Top Tastes

Top Tastes, rather than a list of all-time favorites (another thing altogether), are among the best eats since my last newsletter, often from new openings. Many don’t make the cut, being a revisit previously written about or simply not as stand-out as dishes mentioned.


Parada’s bright, welcoming space

Parada 22Finally, there’s a new place around the corner from me (granted, I’ve only lived in the neighborhood a few months but I’ve long kept close tabs on all SF ‘hoods and Upper Haight has never been a restaurant mecca).  The space is bright aquamarine with classic South American jazz over the speakers and a Puerto Rican menu focus with Cuban influences.

An adorable eatery where ordering at the counter and eating at a picnic tables equals a relaxed vibe. Eventually, we’re supposed to be able to order sangria from next door Cha Cha Cha, which will make it a party. In the meantime, they make a fine Cubano ($9), with traditional pork, sweet ham, pickle, Swiss cheese, mustard (though still I prefer a couple others, like Ironside or Chan Chan Cafe Cubano). I’ve been twice but they’ve been out of Pernil Asado (confit-like roasted pork), which is supposed to be one of their best dishes. My favorite after two visits is Camarones a la Criolla ($11.50): sauteed shrimp, tomato and onions in a light pepper cream sauce. They serve near perfect Maduros (plantains – $4.50), along with other heartwarming sides of red or white beans in sofrito-based sauces.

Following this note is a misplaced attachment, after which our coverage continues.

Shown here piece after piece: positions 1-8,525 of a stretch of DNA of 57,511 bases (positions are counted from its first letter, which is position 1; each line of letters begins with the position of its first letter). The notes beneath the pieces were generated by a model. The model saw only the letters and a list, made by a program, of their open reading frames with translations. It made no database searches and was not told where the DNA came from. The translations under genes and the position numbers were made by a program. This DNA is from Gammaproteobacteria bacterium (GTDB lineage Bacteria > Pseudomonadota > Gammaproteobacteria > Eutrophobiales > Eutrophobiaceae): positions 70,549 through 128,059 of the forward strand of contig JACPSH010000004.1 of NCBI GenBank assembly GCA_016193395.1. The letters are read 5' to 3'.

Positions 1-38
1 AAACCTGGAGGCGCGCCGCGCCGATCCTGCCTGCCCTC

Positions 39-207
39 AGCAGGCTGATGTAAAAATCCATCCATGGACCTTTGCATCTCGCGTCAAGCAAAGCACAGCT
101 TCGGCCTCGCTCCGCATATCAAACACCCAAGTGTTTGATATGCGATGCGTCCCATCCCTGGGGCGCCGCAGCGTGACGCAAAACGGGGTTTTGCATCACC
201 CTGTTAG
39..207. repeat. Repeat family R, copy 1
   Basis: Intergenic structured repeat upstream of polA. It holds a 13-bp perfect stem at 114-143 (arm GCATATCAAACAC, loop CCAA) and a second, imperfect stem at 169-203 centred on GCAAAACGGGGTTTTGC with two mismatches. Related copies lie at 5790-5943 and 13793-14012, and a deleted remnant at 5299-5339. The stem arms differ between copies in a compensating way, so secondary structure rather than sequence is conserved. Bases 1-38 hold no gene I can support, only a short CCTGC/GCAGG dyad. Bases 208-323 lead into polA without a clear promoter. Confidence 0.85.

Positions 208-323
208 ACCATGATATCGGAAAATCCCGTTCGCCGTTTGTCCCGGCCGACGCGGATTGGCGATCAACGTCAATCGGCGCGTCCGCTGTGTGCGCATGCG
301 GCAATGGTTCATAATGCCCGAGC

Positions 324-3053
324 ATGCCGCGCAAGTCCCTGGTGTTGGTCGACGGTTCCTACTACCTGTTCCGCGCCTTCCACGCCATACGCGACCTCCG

Jicama Salad at Tacobar

Tacobar – This new corner spot on Fillmore St. suffers from Pac Heights prices for solid but not Mission-worthy Tacos ($4.75 each – add a layer of fried chicharron cheese or chipotle guacamole for an extra $1.65; already included in the vegetarian taco). What I actually preferred was Jicama Ensalada ($4.95) with crisp jicama, grapefruit wedges, dry-roasted peanuts, avocado, cilantro. The nuttiness of the peanuts, bright citrus and creamy avo transformed the jicama into something more. Esquites ($4.85), a cup of white corn cooked with espazote herb, cotija cheese, lime, ancho chile powder, was a twist on classic Elote, but not worth the price. In-house ice creams include Tequila ($3.95), creamy and boozy, while I couldn’t taste the corn in Sweet Corn.

Kingdom of Dumplings’ yummy onion cakes

Kingdom of Dumplings – Making one of the better Onion Cakes around, their Xiao Long Bao (Shanghai soup dumplings) may not be the best, but they still satisfy (I prefer South City’s Xiao Long Bao Kitchen). I find their regular dumplings more addictive with varied stuffing options (like fresh corn and pork), also available in amounts of 30 to take home and cook. A perk at this unassuming, tiny eatery is you can fill up for less than $10 a person.

TCHO Chocolate Shop – I was privileged to take a private tour of the factory, which included stories and photos of the transformation of Pier 17 into a chocolate factory focused on bars that let varied tasting notes in the chocolate speak for themselves (nutty, fruity, etc…) I hadn’t been in their tiny shop before and was pleased to find it’s open daily selling their bars, new chocolate-dipped mango bits, and a dark, rich Drinking Chocolate that comes in shots with or without Blue Bottle Coffee. Bliss.